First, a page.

SAN FRANCISCO — It has become commonplace to hear that a pitcher will have Tommy John surgery and automatically assume that he’ll come back in a year and possibly be better than before. That’s not always true, but Will Smith provided another bit of positive evidence in his return. 

Smith had a target date and hit it, returning after missing the entire 2017 season and eventually taking over the closer’s job and saving 14 games. It was about as successful a first year back as he could have hoped. Here are the highs and lows … 

What Went Right: Smith had a 2.55 ERA and 0.98 WHIP in 54 appearances, but even those numbers don’t truly tell the story of how dominant he was. Smith gave up runs in his final two appearances, but through Sept. 18, he had a 1.76 ERA. He was at 0.95 on July 11 after throwing two shutout innings in his 29th game back. Smith piled up 12.06 strikeouts-per-nine, which was eighth among NL relievers, and he ranked 14th by allowing a .194 opponents average. 

Smith’s fastball averaged 93.3 miles per hour, according to Brooks Baseball, which was up a tick from 2016. He maxed out at 96.3 mph. His slider was a wipeout pitch, and opponents had a .116 average against it with a slugging percentage of .188. 

From a health perspective, Smith checked off all the boxes, going multiple innings six times and throwing on three consecutive days multiple times. Oh, and he became the third Giants reliever to win the Willie Mac Award.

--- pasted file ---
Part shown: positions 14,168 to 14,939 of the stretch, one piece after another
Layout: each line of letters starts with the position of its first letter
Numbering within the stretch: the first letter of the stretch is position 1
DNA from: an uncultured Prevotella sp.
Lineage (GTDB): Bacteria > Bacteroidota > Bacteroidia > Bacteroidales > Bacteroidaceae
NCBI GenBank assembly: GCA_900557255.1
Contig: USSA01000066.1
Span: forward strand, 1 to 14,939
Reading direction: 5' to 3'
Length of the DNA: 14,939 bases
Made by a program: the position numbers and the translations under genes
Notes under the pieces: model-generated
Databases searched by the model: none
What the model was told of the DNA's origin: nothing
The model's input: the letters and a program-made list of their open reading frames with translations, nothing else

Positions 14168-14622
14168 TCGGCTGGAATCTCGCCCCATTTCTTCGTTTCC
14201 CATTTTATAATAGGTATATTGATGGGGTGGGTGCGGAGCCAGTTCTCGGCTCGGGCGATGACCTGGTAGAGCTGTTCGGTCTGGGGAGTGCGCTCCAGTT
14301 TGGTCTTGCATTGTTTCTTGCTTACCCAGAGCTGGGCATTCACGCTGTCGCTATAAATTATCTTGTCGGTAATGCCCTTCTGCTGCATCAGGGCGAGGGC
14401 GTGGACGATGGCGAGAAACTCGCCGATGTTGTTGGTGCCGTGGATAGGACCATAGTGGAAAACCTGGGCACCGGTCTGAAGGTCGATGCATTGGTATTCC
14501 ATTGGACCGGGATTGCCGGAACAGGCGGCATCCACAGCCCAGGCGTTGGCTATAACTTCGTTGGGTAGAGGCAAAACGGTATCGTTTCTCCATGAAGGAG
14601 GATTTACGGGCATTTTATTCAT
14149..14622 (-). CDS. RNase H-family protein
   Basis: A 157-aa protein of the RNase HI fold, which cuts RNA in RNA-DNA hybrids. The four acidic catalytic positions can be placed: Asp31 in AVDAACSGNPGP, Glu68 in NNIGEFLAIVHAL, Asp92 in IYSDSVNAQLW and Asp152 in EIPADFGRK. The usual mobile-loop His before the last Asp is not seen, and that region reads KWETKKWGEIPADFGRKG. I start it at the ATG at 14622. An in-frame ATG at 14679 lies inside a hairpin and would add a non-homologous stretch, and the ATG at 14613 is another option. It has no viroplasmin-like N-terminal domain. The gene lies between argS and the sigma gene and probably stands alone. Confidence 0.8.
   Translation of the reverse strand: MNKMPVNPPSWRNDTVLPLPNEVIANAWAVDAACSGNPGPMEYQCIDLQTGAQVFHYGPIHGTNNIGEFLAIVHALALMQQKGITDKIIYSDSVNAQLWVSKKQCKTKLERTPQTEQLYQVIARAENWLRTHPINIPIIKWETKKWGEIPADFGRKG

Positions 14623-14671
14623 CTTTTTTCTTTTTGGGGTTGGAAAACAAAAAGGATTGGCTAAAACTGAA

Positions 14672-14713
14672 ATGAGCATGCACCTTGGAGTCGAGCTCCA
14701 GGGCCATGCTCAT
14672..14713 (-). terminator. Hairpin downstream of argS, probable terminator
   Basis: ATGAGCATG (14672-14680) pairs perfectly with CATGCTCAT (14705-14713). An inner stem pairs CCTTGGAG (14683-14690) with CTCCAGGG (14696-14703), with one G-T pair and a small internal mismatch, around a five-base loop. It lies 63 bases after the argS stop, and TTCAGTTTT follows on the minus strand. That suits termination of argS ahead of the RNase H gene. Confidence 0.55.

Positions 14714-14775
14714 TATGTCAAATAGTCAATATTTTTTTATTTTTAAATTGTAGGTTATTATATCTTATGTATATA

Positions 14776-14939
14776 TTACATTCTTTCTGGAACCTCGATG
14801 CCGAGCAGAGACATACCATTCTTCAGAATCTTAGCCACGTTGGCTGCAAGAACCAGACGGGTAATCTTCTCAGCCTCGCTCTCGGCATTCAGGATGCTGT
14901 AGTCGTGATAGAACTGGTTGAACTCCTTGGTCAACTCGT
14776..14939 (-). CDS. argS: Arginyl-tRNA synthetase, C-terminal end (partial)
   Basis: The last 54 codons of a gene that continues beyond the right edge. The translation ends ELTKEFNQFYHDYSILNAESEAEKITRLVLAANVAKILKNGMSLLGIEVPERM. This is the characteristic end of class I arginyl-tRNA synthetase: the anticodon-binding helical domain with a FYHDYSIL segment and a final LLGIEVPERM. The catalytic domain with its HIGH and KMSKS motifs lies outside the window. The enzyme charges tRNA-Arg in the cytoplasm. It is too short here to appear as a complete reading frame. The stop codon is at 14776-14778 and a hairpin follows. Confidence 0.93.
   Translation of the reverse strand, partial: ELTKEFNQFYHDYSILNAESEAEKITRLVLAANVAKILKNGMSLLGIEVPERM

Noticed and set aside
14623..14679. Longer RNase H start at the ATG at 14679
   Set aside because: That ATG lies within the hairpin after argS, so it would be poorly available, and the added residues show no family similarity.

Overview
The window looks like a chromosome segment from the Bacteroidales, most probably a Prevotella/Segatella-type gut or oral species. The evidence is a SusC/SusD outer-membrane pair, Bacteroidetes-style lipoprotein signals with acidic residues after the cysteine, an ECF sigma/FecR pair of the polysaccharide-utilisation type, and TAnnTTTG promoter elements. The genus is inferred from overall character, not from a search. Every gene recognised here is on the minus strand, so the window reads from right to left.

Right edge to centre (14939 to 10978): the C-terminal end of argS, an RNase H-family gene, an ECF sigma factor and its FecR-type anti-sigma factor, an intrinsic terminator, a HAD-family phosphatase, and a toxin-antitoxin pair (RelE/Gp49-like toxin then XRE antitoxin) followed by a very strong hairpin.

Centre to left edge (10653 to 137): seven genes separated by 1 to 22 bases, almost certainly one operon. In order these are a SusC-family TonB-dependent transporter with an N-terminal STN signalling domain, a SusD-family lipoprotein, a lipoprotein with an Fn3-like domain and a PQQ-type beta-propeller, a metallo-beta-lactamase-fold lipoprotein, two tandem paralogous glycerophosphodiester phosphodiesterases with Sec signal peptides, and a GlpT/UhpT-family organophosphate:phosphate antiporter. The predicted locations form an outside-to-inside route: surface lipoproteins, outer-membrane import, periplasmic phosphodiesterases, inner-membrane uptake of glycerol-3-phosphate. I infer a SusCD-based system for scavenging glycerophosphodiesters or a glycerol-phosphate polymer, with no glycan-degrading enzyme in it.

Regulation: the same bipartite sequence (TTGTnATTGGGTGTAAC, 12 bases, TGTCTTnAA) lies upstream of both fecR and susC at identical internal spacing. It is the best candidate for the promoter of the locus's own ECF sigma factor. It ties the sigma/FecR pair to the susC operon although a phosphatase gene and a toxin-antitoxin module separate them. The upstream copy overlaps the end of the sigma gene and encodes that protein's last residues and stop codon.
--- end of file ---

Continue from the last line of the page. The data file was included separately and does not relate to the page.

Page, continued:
What Went Wrong: Perhaps Smith hit a wall after a year of intense rehab and several months as the closer, but he had a 6.75 ERA in September and gave up four runs in his final appearance. Opponents hit .333 against him over that final month. The Giants also used him a lot in late August, and that could have played into it. It’s hard to find too much to quibble with in his numbers, although he did blow three of his final 10 save opportunities. 

That last appearance certainly stung. With the Giants trailing the Dodgers by one in a game that could have knocked the eventual champs out of the NL West race, Smith gave up four in the top of the ninth and walked off the mound without completing the inning. 

Contract Status: Smith made $2.5 million in 2018 and is arbitration eligible for the final time before becoming a free agent. MLB Trade Rumors estimates he’ll make about $4.1 million in 2019. 

The Future: Smith’s status is directly related to one question: Do the Giants actually intend to try to compete in 2019?

If they do, they’ll need their closer, and Smith is set for that role on Opening Day. If the Giants are realistic about all this and take a step back, they should trade Smith. He’s a 29-year-old who could step in and be the top lefty in almost every contender’s bullpen, and if the Giants don’t think they’re making the playoffs next year, they should ship Smith out for a nice prospect haul. Some in the organization wondered why Smith and Tony Watson weren’t traded for prospects in July, but Smith’s value is still extremely high given how well he pitched and his expected salary, and the Giants could still do well either this offseason or at the next trade deadline.